Jeroen: You mentioned one thing which I find very interesting. Obviously, it was a funny story as well, given you told us about the article you read and that was in the media where it stated, “Never hire a lawyer in a compliance position” You already gave part of the answer, but I’d love to dive in a bit deeper, what was the key point of this article to do that? Also, what are the reason why having a lawyer is a great thing?
Rein: Well, Jeroen, obviously I tried to forget that article immediately. It didn’t suit me well back then. But I think the jest of the article was that lawyers tend to be very restricted in their thinking, it’s very rule-based thinking. If you look into compliance, it’s much more the open mindset that is required as well. You are obviously very creative as a lawyer, don’t get me wrong. But that interpretation, that application and also having an open mind in terms of from a risk-based judgement perspective, that’s not necessarily a muscle you train as a lawyer to own that. And I think that’s what the gist of that article was, and it’s also something we’ve trained our global population particularly in the transformation we’ve gone through, that mindset change has been very much also dominant in our environment to move from advisor to being the owner of the risk-traveling direction. That means from a second line defining where we need to go, helping the first line to move into that direction materially because ultimately, that is where the real risk manager should be. Because that’s where risk-taking takes place. So it’s also been a journey in terms of culture. It has been a very important component as part of our transformation program.
Jeroen: We’ll come back to that as well later during this interview because I’m really curious to learn more. But first, if you look at it from an even broader perspective, from a helicopter view, what would you say are the key components of how the compliance job has changed over time? You can pick any time, five years, ten years or longer, but how have you seen it change over time?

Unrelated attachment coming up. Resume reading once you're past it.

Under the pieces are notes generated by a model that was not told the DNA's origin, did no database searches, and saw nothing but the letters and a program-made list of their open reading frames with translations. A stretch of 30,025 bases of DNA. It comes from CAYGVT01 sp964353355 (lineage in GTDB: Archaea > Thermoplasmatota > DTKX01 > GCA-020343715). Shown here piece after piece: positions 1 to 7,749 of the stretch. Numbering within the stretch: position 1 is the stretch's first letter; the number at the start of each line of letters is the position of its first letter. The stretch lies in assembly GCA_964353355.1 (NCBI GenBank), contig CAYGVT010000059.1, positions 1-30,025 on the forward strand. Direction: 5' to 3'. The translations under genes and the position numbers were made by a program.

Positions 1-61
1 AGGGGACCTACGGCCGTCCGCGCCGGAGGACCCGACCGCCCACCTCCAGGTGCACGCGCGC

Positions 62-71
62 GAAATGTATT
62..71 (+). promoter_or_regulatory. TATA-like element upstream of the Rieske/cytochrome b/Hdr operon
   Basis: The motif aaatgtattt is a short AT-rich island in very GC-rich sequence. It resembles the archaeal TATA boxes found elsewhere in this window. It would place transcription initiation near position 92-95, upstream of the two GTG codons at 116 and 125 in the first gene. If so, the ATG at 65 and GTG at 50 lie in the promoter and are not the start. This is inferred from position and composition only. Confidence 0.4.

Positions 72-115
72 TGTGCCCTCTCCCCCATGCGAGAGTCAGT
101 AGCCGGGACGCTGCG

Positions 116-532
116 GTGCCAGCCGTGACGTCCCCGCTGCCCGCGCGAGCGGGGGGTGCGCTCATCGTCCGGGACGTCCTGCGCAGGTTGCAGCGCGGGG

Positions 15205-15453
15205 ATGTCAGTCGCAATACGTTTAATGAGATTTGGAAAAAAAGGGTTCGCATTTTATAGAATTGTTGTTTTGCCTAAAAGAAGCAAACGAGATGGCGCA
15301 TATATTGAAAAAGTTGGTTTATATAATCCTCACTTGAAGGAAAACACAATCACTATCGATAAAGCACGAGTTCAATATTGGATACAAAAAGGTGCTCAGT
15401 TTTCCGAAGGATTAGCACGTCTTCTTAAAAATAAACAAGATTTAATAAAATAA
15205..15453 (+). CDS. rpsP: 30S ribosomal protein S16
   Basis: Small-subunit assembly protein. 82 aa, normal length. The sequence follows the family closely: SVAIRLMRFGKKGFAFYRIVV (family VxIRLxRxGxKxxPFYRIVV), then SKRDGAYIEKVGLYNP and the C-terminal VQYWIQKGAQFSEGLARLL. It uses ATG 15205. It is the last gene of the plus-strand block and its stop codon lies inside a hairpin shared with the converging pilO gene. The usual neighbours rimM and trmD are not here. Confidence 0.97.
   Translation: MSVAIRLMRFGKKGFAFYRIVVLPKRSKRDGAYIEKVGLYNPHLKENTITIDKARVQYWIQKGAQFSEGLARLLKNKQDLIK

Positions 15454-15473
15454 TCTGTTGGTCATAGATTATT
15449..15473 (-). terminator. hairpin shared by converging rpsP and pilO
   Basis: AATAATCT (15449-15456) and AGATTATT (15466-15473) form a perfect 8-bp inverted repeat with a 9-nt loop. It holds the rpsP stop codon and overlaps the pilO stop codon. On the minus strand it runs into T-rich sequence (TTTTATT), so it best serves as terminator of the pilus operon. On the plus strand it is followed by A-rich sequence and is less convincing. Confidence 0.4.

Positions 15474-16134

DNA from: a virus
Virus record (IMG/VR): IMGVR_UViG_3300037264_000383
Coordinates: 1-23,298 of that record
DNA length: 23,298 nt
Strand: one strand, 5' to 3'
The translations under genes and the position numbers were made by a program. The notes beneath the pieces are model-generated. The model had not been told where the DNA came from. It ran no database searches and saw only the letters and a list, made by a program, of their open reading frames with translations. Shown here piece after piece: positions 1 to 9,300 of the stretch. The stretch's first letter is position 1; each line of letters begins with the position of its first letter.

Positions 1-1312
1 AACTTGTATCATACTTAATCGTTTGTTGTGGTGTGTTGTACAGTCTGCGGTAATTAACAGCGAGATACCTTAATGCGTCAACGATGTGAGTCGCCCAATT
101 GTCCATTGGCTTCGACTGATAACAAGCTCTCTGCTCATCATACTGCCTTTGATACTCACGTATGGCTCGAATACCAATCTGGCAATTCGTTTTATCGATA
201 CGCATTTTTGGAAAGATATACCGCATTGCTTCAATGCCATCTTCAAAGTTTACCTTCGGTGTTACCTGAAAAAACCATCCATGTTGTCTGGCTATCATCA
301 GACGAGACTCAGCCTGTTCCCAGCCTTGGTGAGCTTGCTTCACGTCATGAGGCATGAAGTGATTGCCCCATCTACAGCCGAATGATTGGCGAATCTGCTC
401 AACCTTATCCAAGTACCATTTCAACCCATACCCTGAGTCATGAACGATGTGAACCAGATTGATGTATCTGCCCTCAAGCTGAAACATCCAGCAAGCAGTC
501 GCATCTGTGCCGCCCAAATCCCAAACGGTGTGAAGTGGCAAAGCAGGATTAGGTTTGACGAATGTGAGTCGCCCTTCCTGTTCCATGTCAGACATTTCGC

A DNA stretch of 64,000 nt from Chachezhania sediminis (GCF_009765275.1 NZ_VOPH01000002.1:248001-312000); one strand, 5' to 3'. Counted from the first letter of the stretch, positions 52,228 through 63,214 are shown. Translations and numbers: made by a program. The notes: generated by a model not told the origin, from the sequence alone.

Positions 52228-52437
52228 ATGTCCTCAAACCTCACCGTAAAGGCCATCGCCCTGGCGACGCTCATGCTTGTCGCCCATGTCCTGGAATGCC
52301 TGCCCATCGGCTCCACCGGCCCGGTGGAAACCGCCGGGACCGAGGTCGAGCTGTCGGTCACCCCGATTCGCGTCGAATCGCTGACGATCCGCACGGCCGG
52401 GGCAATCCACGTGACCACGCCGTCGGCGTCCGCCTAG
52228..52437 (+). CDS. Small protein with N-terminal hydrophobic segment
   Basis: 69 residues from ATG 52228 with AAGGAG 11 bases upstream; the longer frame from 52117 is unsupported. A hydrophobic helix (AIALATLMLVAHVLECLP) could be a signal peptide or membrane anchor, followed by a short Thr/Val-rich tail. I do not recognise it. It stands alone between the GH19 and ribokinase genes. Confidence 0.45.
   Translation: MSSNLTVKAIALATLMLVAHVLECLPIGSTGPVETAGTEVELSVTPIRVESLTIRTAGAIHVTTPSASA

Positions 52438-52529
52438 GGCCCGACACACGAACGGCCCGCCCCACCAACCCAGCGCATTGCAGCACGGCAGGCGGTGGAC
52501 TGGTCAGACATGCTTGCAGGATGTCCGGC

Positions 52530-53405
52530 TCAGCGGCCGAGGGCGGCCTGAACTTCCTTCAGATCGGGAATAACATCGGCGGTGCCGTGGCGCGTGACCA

Rein: A couple of things. I think the relevance of compliance with a lower case, a compliance as an organization has also the reliance on compliance with a capital C. So the function Compliance has simply materially been moved north, so really increased. If there’s one thing we’ve seen in the papers as well, there is a tail risk, that’s what compliance risk is all about. It’s the residual risk management. So it doesn’t happen often, but when it happens it’s one that does not necessarily only affect materially the reputation typically of an organization. But what you see as well is that the executive management is typically personally effective. You read in the papers that CEOs are requested to look for something else, if I can put it like this. So unlike credit risk, for example, which has been there for a long time, that’s something that’s part of the firm DNA of any organization. Compliance is not just a new type of risk management environment, and I call it risk management because it comes with the ownership. But it’s also a reflection of how society is moving. It’s not black and white, and it’s that interpretation to lead with integrity, to make that politic decision taking and making is what makes compliance exciting. It also makes it much more gray than many other environments where you say, “We put controls in place.” That doesn’t happen. There is a lot of conduct reliance in compliance that people intrinsically want and do the right thing. It’s not easy.
Jeroen: Just conduct reliance, right? Explain a bit more to me, please?